07/28/2017  //  Campus Recruiting

What matters most in campus recruiting? A study by the National Association of Colleges and Employers found employers consider branding the most important part of their university recruiting programs. These employers know that if students don’t recognize the company at a career fair or aren’t excited by the brand, they are less likely to apply for a job or seek an internship with the organization. Here are the top ways to build your brand on college campuses, to stand out to soon-to-be grads.

Host information sessions

students taking notes during an information sessionHosting on-campus information sessions helps to raise awareness for your company among a targeted group of college students. Information sessions, often coordinated with the university career center, are an opportunity for employers to share details on open positions, organizational culture and unique information about the company and industry. Partner with career services to schedule a session and market it on social media, through career center communications and invite high-potential students you met at previous career fairs. Consider bringing an alumni of the school to share a new hire perspective, so students leave the session knowledgeable and excited about a potential career with your organization.

Build on-campus relationships

While career fair recruiting is essential to connect with students and introduce your organization, attending a once-per-year hiring event may not be enough to stay top-of-mind with college students. Instead, create relationships with students and faculty to build an ongoing presence on campus. Offer time and resources to student groups or sponsor club events to establish relationships with students who could be potential employees. If the school has a process to connect employers with faculty for classroom presentations, offer to share your company’s expertise. Students and professors will welcome the real-world case study and your organization will demonstrate industry leadership among a classroom of interested students.

Update career sites and job descriptions

Your company website stays current with new products and industry achievements; it’s important to do the same for your corporate career site. Students are on computers and mobile phones, and the career site is often the first place they visit to research your organization. Using your job board software, create a page focused on entry-level careers that offers a view inside your organization, and keep it up-to-date with information on company culture, growth opportunities and recent photos. If your job descriptions are recycled year after year, revisit positions with a fresh set of eyes to clearly emphasize the responsibilities and benefits of every role.

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Respond to third-party reviews

Students get more than half of their information about an organization from sources that are not controlled by the company, reports talent management expert Dr. John Sullivan. That’s why monitoring and engaging on third-party review sites, like Glassdoor and Comparably, is now an essential part of an employer branding strategy. Respond to reviews, both positive and negative, in a timely manner. Thank the reviewer for their feedback, offer steps to address concerns and focus on positive company-led initiatives. Responding to reviews allows you to control the narrative—even on sites you don’t own.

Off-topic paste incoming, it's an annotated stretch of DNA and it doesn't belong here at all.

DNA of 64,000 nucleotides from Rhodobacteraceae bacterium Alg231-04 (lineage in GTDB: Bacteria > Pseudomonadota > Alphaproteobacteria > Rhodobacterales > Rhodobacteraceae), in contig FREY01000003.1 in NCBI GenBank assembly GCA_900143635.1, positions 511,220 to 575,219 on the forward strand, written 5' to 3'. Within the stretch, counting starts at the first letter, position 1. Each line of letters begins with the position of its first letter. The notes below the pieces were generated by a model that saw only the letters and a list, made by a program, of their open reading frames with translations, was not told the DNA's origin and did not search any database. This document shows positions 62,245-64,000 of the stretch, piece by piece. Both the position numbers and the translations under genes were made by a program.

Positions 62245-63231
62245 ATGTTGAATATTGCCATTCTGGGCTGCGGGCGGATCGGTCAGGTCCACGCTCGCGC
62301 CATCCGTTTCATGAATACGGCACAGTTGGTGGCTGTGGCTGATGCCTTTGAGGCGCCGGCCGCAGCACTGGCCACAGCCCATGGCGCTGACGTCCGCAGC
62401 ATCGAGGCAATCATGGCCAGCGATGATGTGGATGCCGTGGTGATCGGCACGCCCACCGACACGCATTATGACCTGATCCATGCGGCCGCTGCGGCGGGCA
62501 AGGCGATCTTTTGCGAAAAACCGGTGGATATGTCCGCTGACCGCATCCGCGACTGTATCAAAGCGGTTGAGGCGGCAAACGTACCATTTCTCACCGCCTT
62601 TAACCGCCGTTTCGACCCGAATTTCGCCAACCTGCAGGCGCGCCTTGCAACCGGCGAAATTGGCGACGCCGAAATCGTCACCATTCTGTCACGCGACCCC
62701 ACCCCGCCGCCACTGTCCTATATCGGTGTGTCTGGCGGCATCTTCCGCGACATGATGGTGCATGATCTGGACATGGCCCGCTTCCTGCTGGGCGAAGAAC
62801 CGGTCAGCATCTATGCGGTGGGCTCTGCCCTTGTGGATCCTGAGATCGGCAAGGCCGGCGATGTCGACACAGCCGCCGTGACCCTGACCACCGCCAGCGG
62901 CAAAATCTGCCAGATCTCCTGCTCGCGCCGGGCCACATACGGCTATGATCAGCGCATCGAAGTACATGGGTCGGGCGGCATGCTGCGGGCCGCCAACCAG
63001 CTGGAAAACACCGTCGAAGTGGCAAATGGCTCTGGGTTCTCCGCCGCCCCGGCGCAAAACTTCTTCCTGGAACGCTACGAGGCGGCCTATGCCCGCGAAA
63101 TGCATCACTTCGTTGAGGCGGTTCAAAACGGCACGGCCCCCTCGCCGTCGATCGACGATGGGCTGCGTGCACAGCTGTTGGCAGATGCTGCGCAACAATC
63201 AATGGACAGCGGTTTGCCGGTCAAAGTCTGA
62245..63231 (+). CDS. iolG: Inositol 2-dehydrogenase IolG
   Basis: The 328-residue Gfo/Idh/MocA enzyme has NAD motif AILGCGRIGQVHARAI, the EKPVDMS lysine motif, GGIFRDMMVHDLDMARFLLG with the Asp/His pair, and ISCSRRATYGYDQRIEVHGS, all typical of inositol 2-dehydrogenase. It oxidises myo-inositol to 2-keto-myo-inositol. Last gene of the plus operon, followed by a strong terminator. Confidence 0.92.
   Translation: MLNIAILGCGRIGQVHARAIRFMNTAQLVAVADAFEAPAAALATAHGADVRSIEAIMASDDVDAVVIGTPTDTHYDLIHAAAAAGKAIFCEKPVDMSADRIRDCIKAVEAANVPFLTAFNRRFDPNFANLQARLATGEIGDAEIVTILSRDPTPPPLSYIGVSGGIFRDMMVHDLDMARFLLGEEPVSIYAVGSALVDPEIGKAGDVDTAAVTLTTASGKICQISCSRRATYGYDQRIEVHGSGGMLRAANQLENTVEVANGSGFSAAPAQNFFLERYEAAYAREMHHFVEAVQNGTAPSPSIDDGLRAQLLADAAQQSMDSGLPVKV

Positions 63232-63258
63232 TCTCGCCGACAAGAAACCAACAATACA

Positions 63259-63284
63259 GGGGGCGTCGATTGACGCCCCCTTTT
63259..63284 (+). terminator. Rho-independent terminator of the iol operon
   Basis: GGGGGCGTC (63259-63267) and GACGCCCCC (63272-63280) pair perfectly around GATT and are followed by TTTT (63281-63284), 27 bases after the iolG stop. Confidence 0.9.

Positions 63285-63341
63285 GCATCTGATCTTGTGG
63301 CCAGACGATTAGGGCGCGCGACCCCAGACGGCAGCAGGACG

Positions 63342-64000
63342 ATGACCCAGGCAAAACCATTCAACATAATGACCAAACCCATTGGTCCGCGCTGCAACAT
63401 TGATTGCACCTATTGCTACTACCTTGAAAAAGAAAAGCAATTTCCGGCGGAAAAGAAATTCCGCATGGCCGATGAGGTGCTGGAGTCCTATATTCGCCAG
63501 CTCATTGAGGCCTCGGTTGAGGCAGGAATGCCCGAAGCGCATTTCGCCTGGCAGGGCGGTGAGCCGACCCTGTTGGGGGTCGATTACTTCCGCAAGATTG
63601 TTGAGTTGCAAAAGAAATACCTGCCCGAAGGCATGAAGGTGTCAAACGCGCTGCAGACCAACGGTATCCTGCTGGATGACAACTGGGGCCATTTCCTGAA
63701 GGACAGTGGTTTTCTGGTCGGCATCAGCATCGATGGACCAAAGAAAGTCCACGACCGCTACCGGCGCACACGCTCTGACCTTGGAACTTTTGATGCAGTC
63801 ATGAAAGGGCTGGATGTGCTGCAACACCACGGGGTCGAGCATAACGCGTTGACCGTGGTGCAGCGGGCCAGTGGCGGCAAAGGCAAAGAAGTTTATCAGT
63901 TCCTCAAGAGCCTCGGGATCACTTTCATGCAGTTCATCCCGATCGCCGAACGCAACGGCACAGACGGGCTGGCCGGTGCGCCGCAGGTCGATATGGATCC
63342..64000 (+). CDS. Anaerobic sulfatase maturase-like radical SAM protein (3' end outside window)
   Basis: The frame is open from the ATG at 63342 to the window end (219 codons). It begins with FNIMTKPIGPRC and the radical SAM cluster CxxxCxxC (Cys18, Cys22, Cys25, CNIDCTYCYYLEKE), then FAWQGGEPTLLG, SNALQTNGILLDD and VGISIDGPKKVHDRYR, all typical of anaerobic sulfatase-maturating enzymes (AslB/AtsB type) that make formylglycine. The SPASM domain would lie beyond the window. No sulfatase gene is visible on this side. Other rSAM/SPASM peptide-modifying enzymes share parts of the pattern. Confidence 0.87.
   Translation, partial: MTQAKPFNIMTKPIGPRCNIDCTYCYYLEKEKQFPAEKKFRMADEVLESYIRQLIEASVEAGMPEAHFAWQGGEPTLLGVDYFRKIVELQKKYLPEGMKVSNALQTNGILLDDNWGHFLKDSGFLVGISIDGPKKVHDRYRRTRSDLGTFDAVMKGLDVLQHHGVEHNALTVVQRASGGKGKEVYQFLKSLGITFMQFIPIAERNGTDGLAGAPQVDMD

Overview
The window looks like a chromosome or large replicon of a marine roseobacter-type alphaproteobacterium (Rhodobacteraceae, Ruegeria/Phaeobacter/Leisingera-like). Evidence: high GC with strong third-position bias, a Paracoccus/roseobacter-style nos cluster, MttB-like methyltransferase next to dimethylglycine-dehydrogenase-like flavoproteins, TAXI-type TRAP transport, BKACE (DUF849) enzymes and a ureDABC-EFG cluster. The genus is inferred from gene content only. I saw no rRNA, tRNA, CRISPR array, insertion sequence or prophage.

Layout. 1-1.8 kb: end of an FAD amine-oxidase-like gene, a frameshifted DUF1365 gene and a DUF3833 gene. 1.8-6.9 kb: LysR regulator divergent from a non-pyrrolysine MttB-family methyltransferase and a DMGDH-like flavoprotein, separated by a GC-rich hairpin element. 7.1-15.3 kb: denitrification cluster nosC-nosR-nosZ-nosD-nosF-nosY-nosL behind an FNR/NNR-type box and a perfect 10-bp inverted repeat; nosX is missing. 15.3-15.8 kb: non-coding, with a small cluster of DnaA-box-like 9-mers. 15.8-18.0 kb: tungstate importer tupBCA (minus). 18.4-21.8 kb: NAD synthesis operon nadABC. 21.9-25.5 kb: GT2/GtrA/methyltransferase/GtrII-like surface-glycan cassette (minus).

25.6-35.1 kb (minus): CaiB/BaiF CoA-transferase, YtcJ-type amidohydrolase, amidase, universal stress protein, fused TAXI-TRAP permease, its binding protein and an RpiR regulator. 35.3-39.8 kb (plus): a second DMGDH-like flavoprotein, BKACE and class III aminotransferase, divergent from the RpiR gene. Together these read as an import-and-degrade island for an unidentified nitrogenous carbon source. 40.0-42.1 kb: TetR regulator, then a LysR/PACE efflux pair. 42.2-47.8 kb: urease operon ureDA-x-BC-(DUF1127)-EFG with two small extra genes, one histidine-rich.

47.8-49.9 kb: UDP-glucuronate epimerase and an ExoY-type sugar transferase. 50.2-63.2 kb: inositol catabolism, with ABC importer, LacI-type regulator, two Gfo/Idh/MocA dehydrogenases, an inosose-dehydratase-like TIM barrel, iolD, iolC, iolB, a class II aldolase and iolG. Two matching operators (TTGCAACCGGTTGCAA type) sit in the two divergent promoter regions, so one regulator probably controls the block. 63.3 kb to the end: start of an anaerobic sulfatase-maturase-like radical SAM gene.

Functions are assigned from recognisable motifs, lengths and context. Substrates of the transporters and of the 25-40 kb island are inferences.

Make personal connections

four students putting their hands togetherOffering a personal touch can differentiate your company and help you stand out among other employers. When the dean’s list is released, use talent relationship management software to send congratulatory emails to students you met at a previous career fair. Before finals, mail care packages to wish candidates good luck. Students may share these personal touches with friends and on social media, continuing to build your employer brand among a college student audience.

Nurture referrals

College students interact each day with peers in similar majors and organizations; capitalize on student networks to connect to a wider talent pool, and communicate your employer brand message to this group. At the conclusion of each internship, ask interns to share names of friends who may be interested in a role with the organization. Add these students to your talent community, even if they are only freshmen, and nurture them until they are ready to explore opportunities with your company. A student who is inexperienced now may qualify for a position in the future.

Create a year-round strategy

An on-campus employer branding strategy has no start or end dates; you must cultivate it throughout the year. While spring and fall are peak recruiting times, stay top-of-mind with college students year round by communicating unique company information through email campaigns, engaging with students on social media and hosting off-season events.

Don’t rely on word-of-mouth or a single career fair to grow your employer brand on campus. Incorporate these initiatives in your employer branding strategy to cultivate a pool of talent that is already engaged with your brand and excited about a potential career with your organization.

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